Abstract

The phase conjugate COAT (coherent optical adaptive technique) is investigated for thin, nonlinear lenses, simulating thermal blooming. The iteration scheme applied has convergent and divergent regimes.

© 1977 Optical Society of America

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References

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  1. W. T. Cathey, C. L. Hayes, W. C. Davis, and V. F. Pizzuro, Appl. Opt. 9, 701 (1970).
    [Crossref] [PubMed]
  2. W. B. Bridges, P. T. Brunner, S. P. Lazzara, T. A. Nussmeier, T. R. O’Meara, J. A. Sanguinet, and W. P. Brown, Appl. Opt. 13, 291 (1974).
    [Crossref] [PubMed]
  3. W. P. Brown, (August1973); J. Winocur, Rockwell International (private communication).
  4. H. Kogelnik and T. Li, Appl. Opt. 5, 1550 (1966).
    [Crossref] [PubMed]

1974 (1)

1970 (1)

1966 (1)

Bridges, W. B.

Brown, W. P.

Brunner, P. T.

Cathey, W. T.

Davis, W. C.

Hayes, C. L.

Kogelnik, H.

Lazzara, S. P.

Li, T.

Nussmeier, T. A.

O’Meara, T. R.

Pizzuro, V. F.

Sanguinet, J. A.

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Figures (10)

FIG. 1
FIG. 1

Notation used in the phase conjugate COAT calculations for geometric beam.

FIG. 2
FIG. 2

Beam with corrected radius of curvature at the transmitter.

FIG. 3
FIG. 3

Beam radius at the target as a function of iteration for different values of the initial curvature K0 = S/L2. The two dashed curves use an iteration with half the gain.

FIG. 4
FIG. 4

Schematic representation of phase conjugate COAT systems with an atmospheric time constant tat. For the cw case, the iteration time is tit. For the MP case, the pulse length is tp, the pulse spacing is Tp, and the time between the sensing of the atmosphere by a glint return and the next pulse is tg. Standard multipulse conditions require tptatTp.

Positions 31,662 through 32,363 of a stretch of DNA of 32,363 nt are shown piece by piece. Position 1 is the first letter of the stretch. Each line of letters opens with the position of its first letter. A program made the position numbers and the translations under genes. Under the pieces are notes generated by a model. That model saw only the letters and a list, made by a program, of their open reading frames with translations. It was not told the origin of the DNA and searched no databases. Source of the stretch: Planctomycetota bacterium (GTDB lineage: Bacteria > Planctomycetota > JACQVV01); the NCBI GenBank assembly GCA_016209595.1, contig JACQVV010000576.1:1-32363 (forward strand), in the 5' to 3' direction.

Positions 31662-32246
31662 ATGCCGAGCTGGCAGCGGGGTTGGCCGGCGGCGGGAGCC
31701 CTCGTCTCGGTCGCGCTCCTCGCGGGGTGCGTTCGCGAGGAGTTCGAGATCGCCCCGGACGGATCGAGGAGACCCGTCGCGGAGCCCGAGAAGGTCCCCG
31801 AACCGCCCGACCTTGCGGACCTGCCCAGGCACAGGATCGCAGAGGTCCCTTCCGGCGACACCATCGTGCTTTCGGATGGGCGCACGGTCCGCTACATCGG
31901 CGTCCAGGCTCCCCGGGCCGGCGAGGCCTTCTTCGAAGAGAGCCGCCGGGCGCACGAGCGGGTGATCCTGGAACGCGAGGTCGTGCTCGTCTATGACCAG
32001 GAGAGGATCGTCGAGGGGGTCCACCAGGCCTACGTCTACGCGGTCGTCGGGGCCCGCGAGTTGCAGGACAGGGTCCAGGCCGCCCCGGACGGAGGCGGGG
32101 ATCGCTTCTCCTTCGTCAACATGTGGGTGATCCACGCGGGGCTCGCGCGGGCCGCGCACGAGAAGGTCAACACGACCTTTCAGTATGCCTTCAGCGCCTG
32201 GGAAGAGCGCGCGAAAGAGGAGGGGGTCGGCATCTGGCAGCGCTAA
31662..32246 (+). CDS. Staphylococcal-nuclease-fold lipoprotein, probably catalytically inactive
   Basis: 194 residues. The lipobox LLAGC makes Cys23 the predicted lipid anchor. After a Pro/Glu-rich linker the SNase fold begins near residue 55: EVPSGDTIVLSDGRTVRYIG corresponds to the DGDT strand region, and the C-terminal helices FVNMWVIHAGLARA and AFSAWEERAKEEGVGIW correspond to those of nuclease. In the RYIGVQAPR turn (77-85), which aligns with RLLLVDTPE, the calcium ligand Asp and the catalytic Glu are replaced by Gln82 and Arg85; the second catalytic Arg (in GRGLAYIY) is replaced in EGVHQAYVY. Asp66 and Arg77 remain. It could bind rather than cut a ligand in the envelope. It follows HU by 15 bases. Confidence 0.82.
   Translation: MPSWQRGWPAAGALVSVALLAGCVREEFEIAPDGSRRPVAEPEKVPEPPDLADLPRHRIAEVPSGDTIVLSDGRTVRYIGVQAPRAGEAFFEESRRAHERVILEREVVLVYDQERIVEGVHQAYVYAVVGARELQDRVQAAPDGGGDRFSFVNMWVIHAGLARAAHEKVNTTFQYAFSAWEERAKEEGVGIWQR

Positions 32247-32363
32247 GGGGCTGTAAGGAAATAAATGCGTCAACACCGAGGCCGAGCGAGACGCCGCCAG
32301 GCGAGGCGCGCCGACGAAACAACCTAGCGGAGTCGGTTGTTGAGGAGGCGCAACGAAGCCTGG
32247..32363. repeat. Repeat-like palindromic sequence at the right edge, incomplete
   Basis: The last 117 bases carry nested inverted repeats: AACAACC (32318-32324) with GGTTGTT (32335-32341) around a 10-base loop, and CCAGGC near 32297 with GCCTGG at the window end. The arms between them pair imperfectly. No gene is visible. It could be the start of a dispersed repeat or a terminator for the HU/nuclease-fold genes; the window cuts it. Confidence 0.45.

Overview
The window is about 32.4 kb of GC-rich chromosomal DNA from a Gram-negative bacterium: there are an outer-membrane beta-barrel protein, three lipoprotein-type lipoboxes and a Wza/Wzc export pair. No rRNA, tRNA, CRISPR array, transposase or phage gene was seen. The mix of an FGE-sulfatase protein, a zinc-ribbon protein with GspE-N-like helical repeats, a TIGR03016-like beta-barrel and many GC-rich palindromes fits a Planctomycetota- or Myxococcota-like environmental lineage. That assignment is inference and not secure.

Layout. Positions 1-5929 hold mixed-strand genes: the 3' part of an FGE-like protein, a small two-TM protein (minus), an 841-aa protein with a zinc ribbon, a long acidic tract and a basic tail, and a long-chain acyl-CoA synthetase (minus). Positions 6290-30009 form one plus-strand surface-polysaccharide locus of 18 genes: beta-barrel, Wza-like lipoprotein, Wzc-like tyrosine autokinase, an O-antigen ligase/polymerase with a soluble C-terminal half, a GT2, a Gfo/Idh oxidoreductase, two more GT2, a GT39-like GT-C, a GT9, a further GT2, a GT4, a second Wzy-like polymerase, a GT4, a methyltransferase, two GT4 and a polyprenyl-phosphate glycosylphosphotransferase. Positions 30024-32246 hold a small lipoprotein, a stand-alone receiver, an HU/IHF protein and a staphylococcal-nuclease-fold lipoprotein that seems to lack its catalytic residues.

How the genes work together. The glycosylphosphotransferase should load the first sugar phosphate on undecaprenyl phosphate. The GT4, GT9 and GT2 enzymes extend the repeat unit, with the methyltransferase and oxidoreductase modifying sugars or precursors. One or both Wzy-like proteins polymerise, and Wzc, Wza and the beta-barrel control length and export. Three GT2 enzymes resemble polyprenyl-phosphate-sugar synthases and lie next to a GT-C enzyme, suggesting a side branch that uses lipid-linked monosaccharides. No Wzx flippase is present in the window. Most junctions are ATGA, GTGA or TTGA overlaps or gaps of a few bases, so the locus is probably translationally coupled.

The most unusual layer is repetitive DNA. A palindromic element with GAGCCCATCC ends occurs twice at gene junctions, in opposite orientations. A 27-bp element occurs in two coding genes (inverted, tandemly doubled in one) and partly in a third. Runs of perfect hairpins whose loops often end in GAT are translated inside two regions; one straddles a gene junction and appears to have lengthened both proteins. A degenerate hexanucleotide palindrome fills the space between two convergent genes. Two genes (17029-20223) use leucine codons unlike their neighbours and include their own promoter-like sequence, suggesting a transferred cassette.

FIG. 5
FIG. 5

Radius of beam in the target plane as a function of iteration number for some values of the time constants described by the coefficient f = exp(− tit/tat).

FIG. 6
FIG. 6

Limits to phase correction for Gaussian beam for single constant lens inserted at distance z between transmitter and target.

FIG. 7
FIG. 7

Beam radius at target vs curvature at transmitter for five-lens system with geometrical beam.

FIG. 8
FIG. 8

Beam radius at target vs iteration for cases of Fig. 7.

FIG. 9
FIG. 9

Beam radius at target vs curvature at transmitter for five-lens system with Gaussian beam.

FIG. 10
FIG. 10

Beam radius at target vs iteration for the cases of Fig. 9.

Equations (15)

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K ( z ) = S [ a t / a ( z ) ] Q ,
Δ n α P v 1 a y ( 1 + erf x a x ) exp ( - y 2 a y 2 ) ,
1 L + D = 1 L + R T - R - K ,
R T C = R - L 2 / ( L + 1 / K ) .
K = S ( a t / a ) 2 ,
a t / a = R T / ( L + R T - R ) .
1 L + D = 1 L + R T - R - S R T 2 ( L + R T - R ) 2 .
1 - 4 S R ( R - L ) / L 0.
R T ( n + 1 ) = R - L 2 / ( L + 1 / K n ) ,
K n = S R T n 2 / ( R T n + L - R ) 2
R T n = 0.5 ( R T n + R T ( n - 1 ) ) ,
R T 0 = R ,             K - 1 = 0 with n = 0 , 1 , 2 , , K n = S [ R T n / ( L - R + R T n ) ] Q , K n = f K n - 1 + ( 1 - f ) K n , R T ( n + 1 ) = R - L 2 ( L + 1 / K n ) - 1 ,
a f 2 = a t 2 [ 1 + C R + K R ( 1 - z ) + K R C R z ( 1 - z ) ] 2 + a t 2 [ 1 + K R z ( 1 - z ) ] 2 / N F 2 ,
a f , min = a t [ 1 + K R z ( 1 - z ) ] / N F ;
C min R = - [ 1 + K R ( 1 - z ) ] / [ 1 + K R z ( 1 - z ) ] .